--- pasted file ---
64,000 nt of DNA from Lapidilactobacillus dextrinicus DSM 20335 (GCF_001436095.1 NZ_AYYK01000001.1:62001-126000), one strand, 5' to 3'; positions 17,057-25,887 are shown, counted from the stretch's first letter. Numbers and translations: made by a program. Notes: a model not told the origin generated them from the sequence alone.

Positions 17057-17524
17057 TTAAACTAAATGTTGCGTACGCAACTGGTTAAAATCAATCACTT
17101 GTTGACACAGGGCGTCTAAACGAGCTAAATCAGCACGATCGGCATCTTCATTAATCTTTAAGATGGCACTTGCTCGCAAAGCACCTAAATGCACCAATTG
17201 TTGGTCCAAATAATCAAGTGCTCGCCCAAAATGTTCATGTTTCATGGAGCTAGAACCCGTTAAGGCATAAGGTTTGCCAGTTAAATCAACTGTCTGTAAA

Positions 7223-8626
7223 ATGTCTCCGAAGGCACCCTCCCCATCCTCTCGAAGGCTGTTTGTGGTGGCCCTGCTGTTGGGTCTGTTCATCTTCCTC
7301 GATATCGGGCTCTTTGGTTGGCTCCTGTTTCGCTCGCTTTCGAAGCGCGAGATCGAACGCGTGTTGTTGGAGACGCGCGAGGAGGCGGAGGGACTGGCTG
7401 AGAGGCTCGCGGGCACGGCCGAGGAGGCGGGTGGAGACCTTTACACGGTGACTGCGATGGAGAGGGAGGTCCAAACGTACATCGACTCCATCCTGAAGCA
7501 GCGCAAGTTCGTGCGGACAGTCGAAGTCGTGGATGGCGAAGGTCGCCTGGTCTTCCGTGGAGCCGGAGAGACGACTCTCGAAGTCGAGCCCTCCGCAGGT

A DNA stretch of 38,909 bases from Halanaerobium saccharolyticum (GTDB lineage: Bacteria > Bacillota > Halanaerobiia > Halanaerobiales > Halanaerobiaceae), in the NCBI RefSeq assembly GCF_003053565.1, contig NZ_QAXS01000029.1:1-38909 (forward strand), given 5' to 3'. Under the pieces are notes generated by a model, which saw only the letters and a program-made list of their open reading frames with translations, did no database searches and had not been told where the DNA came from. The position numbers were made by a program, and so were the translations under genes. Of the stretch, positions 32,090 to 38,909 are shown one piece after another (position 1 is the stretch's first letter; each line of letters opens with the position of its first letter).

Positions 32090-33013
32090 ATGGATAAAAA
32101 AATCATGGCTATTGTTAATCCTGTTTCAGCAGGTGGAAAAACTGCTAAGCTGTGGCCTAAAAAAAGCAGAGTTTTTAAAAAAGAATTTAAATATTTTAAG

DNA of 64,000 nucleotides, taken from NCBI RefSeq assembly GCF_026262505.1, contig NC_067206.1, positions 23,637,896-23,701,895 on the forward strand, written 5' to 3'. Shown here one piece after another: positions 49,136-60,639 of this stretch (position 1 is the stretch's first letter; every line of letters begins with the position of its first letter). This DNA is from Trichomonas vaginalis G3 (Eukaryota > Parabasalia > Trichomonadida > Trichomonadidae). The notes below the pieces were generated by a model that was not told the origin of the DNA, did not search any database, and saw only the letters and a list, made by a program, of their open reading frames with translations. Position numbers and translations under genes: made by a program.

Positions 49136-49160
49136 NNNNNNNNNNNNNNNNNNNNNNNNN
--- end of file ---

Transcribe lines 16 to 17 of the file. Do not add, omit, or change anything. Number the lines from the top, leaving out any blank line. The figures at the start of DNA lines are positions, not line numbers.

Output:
Positions 49136-49160
49136 NNNNNNNNNNNNNNNNNNNNNNNNN